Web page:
Marcus got a salted caramel ice cream sundae which came with toffee sauce, caramel popcorn and pretzels – talk about giving the people what they want! It was amazing (I loved the crunch of the pretzels for texture!) but my waffle was undoubtedly my favourite. It was warm, sweet and soft, topped with the most incredible caramelised bananas, vanilla ice cream and drizzled generously with chocolate and toffee sauces. The ice cream was sitting on top of the bananas which stopped it from melting into a messy puddle and the bananas themselves were every bit as amazing as I’d hoped. They were so soft with a hint of cinnamon and the most beautiful caramelisation on the edges – slightly crispy where the sugar had browned. And the sauces – sweet toffee and rich chocolate. I could’ve had jugs of them. Combine that with two extra scoops of ice cream on the side and I was in dessert heaven!!
They have a huge selection of tea pigs tea and coffee too, and a crushed ice mocha which sounds like an awesome take on a frappe. We’d both had a lot of coffee and it was late but we got tea as we wanted to get a hot drink to stretch the meal out a little more since it was so lovely. We usually eat quite quickly as we’re so focused on the food but well over two hours had flown by and we could’ve stayed there for a lot longer!
Every single one of their dishes is carefully thought out and beautifully presented. They use colourful plates and vibrant colours and their whole decor and interior just feels fun and exciting. It really seems like their menu has been designed by someone who has a genuine passion for food – each plate had a huge number of elements without being overcrowded.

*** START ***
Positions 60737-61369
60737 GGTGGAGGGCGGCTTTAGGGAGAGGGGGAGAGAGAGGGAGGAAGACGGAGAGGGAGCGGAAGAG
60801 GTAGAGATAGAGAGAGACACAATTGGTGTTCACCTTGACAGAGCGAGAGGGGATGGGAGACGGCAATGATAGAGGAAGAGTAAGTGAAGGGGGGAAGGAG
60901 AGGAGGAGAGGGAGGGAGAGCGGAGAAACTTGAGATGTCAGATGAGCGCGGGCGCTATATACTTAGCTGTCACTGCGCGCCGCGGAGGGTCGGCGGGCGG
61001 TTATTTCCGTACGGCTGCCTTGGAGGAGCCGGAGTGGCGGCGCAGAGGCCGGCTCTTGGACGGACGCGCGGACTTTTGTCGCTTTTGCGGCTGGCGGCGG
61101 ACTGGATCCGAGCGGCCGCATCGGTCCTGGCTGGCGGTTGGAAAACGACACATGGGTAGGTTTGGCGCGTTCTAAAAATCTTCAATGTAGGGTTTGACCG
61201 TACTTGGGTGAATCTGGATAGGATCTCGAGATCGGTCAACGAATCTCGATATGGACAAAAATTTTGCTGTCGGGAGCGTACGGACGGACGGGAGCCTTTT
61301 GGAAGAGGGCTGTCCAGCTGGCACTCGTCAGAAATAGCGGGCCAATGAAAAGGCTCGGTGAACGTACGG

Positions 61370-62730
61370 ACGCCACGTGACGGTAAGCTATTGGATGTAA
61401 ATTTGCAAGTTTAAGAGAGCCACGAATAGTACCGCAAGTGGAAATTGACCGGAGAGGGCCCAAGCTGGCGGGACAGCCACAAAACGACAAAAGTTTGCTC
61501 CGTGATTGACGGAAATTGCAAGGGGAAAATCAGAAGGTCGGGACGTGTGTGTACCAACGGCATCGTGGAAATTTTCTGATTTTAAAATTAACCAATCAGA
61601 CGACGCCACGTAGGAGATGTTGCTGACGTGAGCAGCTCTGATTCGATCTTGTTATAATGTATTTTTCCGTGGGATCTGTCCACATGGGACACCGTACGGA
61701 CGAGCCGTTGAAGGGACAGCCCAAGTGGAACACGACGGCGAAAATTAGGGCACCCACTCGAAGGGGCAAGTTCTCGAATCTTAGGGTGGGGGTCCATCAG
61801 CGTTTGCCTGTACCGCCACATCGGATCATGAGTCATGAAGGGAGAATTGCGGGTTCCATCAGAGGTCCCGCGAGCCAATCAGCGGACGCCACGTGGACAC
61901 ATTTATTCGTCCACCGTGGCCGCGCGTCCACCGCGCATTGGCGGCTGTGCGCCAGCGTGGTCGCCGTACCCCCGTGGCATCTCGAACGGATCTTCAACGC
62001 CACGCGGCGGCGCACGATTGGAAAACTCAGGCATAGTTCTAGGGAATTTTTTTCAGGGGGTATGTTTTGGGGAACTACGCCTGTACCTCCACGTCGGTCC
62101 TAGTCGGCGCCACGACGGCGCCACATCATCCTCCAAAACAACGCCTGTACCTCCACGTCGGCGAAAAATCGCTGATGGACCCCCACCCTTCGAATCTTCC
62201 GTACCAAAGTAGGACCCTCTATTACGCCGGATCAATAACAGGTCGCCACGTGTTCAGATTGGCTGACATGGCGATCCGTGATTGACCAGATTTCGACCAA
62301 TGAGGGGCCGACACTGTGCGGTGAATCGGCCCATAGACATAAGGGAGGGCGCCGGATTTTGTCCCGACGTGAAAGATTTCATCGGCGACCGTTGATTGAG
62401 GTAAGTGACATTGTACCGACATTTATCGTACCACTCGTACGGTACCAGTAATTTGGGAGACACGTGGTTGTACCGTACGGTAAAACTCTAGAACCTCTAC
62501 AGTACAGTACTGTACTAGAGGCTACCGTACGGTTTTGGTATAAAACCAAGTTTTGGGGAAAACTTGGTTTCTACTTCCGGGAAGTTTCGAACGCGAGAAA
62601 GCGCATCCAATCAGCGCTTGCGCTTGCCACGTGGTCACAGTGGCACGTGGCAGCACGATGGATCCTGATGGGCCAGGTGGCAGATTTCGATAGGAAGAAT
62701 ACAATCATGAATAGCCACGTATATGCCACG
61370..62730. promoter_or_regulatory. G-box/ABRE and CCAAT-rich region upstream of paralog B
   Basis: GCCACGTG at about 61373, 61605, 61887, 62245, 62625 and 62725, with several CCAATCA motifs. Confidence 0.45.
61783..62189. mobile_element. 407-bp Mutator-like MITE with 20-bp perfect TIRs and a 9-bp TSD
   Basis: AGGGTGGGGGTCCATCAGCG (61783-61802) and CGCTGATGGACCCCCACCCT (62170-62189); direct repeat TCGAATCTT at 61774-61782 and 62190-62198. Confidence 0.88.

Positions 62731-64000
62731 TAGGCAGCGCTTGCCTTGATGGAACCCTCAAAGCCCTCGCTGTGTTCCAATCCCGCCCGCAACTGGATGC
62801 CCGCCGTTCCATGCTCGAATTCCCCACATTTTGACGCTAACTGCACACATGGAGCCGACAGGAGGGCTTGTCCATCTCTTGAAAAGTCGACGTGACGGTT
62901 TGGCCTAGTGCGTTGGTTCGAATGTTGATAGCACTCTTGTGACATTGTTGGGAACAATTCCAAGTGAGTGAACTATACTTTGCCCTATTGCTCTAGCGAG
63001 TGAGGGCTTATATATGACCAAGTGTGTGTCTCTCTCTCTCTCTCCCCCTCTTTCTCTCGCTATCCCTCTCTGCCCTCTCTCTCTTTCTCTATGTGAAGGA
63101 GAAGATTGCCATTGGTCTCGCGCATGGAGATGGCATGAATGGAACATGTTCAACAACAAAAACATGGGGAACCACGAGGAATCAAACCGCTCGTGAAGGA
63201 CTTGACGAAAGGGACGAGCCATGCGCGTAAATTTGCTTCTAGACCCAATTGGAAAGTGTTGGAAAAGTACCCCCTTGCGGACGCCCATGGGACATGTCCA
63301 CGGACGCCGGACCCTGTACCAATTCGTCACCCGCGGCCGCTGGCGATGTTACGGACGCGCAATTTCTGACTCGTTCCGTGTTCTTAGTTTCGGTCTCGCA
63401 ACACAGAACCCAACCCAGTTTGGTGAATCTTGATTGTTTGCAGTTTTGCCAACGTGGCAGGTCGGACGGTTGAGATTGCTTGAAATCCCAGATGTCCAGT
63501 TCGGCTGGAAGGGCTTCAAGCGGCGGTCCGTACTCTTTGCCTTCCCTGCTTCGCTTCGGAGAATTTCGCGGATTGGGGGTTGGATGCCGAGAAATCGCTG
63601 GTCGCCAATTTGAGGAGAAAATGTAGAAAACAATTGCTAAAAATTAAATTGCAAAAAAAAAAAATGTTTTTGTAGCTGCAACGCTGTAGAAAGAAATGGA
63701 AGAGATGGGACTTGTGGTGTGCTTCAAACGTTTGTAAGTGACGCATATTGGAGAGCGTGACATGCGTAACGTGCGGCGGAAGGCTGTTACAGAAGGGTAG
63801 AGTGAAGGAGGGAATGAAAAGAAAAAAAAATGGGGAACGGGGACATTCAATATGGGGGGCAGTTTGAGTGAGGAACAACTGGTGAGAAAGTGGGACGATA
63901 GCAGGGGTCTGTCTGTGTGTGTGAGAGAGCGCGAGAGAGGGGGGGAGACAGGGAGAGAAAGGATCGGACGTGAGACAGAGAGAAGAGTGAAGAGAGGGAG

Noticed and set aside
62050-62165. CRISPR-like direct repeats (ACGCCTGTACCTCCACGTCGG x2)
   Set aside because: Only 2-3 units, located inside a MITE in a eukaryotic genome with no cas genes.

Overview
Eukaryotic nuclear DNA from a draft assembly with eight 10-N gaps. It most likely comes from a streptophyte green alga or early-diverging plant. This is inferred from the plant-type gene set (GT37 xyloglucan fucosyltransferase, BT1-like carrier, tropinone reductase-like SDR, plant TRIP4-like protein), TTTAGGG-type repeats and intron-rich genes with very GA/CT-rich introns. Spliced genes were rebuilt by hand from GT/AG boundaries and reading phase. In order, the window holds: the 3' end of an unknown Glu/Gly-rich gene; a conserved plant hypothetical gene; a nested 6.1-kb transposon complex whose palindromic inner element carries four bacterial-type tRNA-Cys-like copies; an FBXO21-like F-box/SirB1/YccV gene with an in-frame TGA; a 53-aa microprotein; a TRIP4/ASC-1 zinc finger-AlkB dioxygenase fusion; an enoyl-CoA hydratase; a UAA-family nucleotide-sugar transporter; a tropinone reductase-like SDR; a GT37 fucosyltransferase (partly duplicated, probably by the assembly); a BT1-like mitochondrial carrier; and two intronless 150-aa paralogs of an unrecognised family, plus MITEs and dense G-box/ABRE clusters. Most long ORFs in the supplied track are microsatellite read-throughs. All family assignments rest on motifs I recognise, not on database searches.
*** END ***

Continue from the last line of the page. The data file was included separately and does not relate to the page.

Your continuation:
Giraffe is undoubtedly one of the better chains I’ve eaten at and we both thoroughly enjoyed our meal. Even in London where there are so many amazing independent restaurants around I’ll be the first to admit that chains definitely have a time and a place. For large groups, fussy eaters, if you’re short on time or if you’re waiting at Victoria station with big bags and neither the time nor the inclination to travel far to eat then it absolutely fits the bill. If I was going out with friends, I’d happily book Giraffe, and would recommend it to others too. You’re guaranteed consistency and you know you’ll be served good food with a lovely atmosphere. It’s perfect for large groups too – it’s more than big enough to cater for huge groups, they do a ton of amazing cocktails and I challenge even the fussiest of eaters not to find something they like on their extensive menu!
And if you’re not convinced yet.. check out their cookie sandwich below 😉
Link to their website: http://www.giraffe.net